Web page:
Every morning, Jacky Sklenar bends down to administer an oil to her 10-year-old son, Nolan, to fend off the seizures that had wracked his body every day for three years.
It’s called cannabidiol and is derived from hemp plants — the less-potent cousins of marijuana.
And it works. Nolan hasn’t had a seizure for more than a year.
Sklenar, a rural Glidden resident, buys the oil from Heartland Hemp Inc. in Urbandale, at the direction of a neurologist. She’s wary of buying it online or locally.
“There needs to be some sort of regulations,” she said. “I just don’t know if you would get the product you paid for.”
But even if Sklenar wanted to buy it in Carroll, she couldn’t.
On Dec. 27, Carroll police officers confiscated all cannabidiol (CBD) products from local shops Nature Ammil and Healing Arts Center without any notice or warrant to seize the products.
The police department received word from the Iowa Department of Public Safety that until a dispensary is established by the state there is no legal sale, distribution or manufacturing of medical CBD allowed.
The memo stated that dispensaries will be identified by the end of this year.
This was news to Carrie Bluml, the owner of Nature Ammil.
Both Bluml and Jenna Anthofer, the owner of the Healing Arts Center, declined to comment for this article at the behest of their attorneys.
For CBD to be lawful, it must be derived from non-psychoactive hemp, not the tetrahydrocannabinol-laden (THC) marijuana plants that people smoke to get high. Bluml continues to carry products made of hemp oil.
Over recent years, CBD has become widely used as an over-the-counter — or in some states, prescribed — drug for treating inflammation, chronic pain, anxiety, seizures and more.
The uses of medical CBD for treating chronic pains and different neurological disorders is being studied at several academic research centers such as the Center for Medical Cannabis Research in San Diego, California, and others around the world.
Unlike the medical CBD being legally sold in states like Colorado, what parents like Sklenar are buying is not prescribed for medical uses.
In 2017, Iowa state lawmakers adopted a law that says a person may recommend, possess, use, transport, deliver or administer medical CBD in certain situations.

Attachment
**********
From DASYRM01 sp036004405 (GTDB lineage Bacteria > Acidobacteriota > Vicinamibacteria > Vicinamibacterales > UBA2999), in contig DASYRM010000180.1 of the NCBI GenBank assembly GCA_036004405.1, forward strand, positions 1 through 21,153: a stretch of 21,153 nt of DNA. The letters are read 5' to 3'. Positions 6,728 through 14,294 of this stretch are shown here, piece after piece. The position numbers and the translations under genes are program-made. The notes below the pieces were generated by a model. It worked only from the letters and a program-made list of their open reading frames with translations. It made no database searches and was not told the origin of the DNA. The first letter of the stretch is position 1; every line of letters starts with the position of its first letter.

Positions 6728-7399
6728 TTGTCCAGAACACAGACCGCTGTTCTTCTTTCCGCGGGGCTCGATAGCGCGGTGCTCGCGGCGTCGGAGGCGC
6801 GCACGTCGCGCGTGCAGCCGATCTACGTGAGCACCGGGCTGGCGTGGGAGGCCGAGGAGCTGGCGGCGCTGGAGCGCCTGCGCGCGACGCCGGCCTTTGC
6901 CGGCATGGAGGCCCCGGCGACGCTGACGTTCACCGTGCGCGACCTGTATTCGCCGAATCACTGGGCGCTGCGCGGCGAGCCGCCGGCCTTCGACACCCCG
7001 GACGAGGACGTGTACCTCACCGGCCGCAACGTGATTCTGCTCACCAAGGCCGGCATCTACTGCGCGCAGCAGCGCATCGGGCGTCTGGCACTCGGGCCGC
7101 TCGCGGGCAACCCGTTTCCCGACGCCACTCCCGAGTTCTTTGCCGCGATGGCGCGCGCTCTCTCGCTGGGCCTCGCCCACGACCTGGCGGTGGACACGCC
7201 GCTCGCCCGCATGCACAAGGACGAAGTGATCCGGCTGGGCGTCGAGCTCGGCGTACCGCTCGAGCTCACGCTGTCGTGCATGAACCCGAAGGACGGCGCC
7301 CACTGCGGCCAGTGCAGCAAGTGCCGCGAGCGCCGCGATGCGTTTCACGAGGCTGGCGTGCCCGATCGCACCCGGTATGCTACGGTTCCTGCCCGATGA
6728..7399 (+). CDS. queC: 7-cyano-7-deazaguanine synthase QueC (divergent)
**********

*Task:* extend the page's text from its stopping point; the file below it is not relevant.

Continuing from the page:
In order for this code to be followed, though, there must be a registered dispensary within the state that can test and regulate the drugs and provide background checks for consumers and manufacturers. As of now, it is illegal to prescribe any CBD oil or creams to treat medical aliments.
A lot of the confusion has stemmed from the difference between medical CBD (which contains THC) and hemp-derived CBD, which contains little to none.
Both hemp oil and CBD oil do come from different strains of the same plant: the Cannabis sativa L. Hemp oil is produced from seeds of the plant, while CBD is made from the flowers, leaves and stalks of the Cannabis sativa plant.
Both CBD oil and hemp oil contain trace amounts of THC. The concentration in hemp is around 0.3 percent, while in CBD it can be a little higher — between 1 and 5 percent, according to honestmarijuana.com. Hemp oil has a low concentration of CBD at 3.5 percent, while CBD oil is higher.
The following products are currently legal: the CBD that is extracted by a chemical process from mature stalks of the plant, fiber from the stalks, oil, cake made from the seeds and sterilized seeds incapable of germination.
Carroll Police Chief Brad Burke said the CBD products removed from Nature Ammil and Healing Arts Center tested positive for THC. The Carroll Police Department passed the products on to the Iowa Department of Public Safety’s Division of Narcotics Enforcement, which will handle any further testing, investigations or charges.
So far, the owners of Nature Ammil and Healing Arts Studio have not been criminally charged.
After losing her product, Bluml contacted Jason Karimi, the executive director of Iowa Patients for Medical Marijuana, who has been helping Bluml work through the laws regarding whether hemp-derived CBD is legal to sell.
“While police have a hard job, Carroll police have been very lazy about doing theirs,” Karimi said. “By citing advisory memos from people who are not lawyers, their disservice to Carroll’s community has become apparent. Hopefully, moving forward, the police will retract their claim that hemp-sourced CBD is illegal until they can show what law justifies their warrantless seizures.”
Police officers also confiscated hemp lotions from Walgreens Pharmacy, but those products tested negative for THC, Burke said.
Sklenar discovered hemp-derived cannabis oil after reaching out to other families who had children with epilepsy.
Nolan has a range of ailments that affect his body and mind, including epilepsy and cerebral palsy.
Before the oil, Sklenar tried four different prescription drugs that were ineffective and left Nolan with other illnesses, Sklenar said. One medication hurt Nolan’s pancreas so much that he was later diagnosed with pancreatitis.
After they began giving Nolan CBD oil, they noticed a resounding change, Sklenar said.
“He knows the feeling of it,” Sklenar said. “I think it just calms him down. He is a lot more workable with us when he’s had it. He suffers from a lot of anxiety from things like going to school or getting in the van. He just doesn’t know what to expect. It’s helped a lot with his anxiety.”